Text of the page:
Saturday, Mar 19, 2016
by WonderStreet
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WonderStreet Interview with Tom Henderson Smith

We recently spoke to Tom Henderson Smith, an artist based in Cornwall specialising in landscape and seascape paintings. We learned more about his experiences in Africa where he spent part of his early life, his years in Italy after graduation and much more.

Tell us a little about yourself: Where did you grow up? What got you interested in art?

Early life brought me experiences of the tropics because my parents worked in Africa when I was a child. Then later we all moved to the north of England. My brother and I found the greyness and the smogs of the late '50s hard to take and used to go to the local municipal greenhouse to remind us of the climate we remembered. Later we'd go to the public art gallery and I learnt from both places that colours and textures could lift my spirits. Our mum had been an art student before the war (WW2) and had kept making watercolours and drawings on her travels so there tended to be art materials around. She always encouraged my art interests so I quickly learnt that the process of making art was something that was right for me and was appreciated at home. School in Yorkshire, college at Newcastle University and above all living in Italy helped me pursue and develop my art interests.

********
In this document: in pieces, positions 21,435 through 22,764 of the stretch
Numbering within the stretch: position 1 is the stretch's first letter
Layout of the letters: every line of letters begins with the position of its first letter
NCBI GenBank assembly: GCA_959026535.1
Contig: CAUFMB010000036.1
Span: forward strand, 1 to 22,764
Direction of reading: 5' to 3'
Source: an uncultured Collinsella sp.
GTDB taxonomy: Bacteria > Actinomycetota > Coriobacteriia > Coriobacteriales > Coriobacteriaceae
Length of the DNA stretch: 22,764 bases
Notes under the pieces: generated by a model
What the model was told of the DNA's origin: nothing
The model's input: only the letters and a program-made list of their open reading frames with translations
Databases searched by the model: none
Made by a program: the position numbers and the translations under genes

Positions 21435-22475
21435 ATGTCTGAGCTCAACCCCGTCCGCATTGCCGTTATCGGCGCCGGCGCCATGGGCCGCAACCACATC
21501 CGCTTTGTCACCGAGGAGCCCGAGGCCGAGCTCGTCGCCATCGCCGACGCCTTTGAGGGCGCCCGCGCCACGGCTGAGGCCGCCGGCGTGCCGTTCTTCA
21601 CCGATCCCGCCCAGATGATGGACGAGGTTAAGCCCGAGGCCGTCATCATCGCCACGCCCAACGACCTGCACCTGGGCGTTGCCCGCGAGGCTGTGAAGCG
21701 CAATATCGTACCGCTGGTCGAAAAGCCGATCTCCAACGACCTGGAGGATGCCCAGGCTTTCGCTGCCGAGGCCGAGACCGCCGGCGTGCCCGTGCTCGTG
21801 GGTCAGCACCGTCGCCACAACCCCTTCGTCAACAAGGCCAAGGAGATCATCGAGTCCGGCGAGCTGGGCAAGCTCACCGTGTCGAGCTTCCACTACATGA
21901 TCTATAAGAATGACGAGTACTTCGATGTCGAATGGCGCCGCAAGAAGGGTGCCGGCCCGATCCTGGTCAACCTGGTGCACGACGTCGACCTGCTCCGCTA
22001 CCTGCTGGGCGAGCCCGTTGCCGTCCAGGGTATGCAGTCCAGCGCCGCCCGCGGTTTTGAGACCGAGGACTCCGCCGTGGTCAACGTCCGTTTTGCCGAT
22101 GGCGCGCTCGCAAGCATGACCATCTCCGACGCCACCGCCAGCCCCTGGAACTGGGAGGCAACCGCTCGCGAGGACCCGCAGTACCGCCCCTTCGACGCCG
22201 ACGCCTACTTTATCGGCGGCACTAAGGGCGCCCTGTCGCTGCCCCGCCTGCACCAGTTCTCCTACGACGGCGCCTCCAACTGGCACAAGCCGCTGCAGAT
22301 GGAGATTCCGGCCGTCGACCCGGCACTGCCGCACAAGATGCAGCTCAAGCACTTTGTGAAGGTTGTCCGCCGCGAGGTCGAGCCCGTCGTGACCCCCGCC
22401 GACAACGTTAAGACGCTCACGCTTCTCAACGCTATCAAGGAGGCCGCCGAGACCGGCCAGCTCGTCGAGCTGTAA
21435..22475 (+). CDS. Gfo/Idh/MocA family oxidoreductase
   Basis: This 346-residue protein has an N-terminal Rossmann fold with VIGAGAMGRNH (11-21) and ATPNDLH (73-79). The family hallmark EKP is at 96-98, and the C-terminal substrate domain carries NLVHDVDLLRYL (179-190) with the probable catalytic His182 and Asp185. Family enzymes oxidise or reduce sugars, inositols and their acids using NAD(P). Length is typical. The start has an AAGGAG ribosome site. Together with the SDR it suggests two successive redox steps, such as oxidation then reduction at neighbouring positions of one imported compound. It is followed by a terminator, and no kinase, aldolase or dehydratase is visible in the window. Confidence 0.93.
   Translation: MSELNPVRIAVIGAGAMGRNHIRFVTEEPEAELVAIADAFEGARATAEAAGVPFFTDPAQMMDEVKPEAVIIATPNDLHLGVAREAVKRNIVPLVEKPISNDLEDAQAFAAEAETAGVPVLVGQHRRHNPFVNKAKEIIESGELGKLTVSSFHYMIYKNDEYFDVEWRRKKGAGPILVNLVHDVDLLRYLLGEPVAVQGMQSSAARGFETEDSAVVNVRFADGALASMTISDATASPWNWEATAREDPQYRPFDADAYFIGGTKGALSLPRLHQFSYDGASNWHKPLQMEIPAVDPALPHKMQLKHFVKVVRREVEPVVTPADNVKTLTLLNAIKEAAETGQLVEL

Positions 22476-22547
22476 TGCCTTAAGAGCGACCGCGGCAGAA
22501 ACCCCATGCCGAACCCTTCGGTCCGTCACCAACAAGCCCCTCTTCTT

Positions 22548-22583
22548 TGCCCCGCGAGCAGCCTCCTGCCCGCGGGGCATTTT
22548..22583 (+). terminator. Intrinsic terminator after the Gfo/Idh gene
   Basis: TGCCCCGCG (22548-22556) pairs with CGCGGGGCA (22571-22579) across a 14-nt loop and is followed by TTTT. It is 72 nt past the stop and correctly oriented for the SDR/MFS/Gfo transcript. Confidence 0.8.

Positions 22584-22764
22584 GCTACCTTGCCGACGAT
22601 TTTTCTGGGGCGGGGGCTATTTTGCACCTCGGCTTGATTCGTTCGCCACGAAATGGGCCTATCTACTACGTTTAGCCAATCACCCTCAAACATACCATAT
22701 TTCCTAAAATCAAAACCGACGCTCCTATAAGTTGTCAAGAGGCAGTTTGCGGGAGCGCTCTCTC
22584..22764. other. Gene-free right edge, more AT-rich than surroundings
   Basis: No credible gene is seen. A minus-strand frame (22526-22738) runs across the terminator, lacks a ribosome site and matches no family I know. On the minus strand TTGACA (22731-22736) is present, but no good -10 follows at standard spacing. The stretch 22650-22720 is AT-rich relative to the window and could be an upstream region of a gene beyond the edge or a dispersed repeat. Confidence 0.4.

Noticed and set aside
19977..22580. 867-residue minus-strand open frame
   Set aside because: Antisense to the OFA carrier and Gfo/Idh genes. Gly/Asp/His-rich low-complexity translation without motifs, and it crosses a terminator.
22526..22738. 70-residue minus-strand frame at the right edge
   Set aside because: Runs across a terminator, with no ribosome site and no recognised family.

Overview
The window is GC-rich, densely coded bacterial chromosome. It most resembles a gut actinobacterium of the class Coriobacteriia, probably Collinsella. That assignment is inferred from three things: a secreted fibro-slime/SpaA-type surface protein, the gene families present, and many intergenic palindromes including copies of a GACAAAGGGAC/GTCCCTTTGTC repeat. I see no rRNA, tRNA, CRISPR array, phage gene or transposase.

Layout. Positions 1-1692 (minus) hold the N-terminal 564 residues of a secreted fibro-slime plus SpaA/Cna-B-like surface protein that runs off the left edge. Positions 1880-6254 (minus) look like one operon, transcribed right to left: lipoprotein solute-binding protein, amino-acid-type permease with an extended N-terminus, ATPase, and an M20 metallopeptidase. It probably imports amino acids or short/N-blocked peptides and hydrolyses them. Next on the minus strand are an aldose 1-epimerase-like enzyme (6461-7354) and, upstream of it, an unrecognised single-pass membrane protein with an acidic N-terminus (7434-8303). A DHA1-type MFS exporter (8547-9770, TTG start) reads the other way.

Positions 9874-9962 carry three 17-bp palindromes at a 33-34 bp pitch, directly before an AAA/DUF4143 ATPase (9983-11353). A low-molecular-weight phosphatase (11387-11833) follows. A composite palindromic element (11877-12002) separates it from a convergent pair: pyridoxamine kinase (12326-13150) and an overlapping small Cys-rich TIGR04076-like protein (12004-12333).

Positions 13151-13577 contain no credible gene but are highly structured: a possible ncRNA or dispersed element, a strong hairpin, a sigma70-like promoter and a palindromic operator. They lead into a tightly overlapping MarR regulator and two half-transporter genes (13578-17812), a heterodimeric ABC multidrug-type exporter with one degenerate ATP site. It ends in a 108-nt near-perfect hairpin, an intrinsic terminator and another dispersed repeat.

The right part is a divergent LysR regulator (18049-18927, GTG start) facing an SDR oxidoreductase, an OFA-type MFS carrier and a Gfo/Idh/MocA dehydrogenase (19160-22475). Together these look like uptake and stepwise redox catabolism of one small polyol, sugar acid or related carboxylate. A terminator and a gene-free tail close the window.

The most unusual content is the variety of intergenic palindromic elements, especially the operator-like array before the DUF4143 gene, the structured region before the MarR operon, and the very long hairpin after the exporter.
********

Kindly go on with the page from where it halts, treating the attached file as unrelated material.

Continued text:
You spent two years in Italy after graduating from art college. How did this experience inspire you as an artist?

Those two years in Italy certainly had a bigger influence on me as an artist than college had. There was a feeling that art was an essential part of life there built on a civilisation that particularly valued the role of art as part of its buildings. Fresco painting and other traditions in Italy have a particular character unique to each city and that gave me a strong sense that art could be about expressing or celebrating the spirit of a place.

You taught art for many years. How did teaching help you in terms of developing your own practice?

The twenty-four years I spent teaching were like an intensely practical apprenticeship for me as an artist. There's nothing like having to organise the creative activities of a class of students when it comes to valuing your own creative opportunities. So when the chance came in '99 to move on from teaching I was very ready for a career move to self-employment as an artist.

Can you tell us a bit about the influence of your Buddhist faith on your work?

It's something that happens on a very deep level I think, certainly not consciously. However, whenever I put together a collection of work for an exhibition, I start to become aware that it pervades my thinking. For example when I created a show that I called Lived-in landscapes in 2010 it dawned on me that it was Buddhist teachings on the inseparability of life and its environment that lay behind the appeal of this theme for me.

How do you know when a work is finished?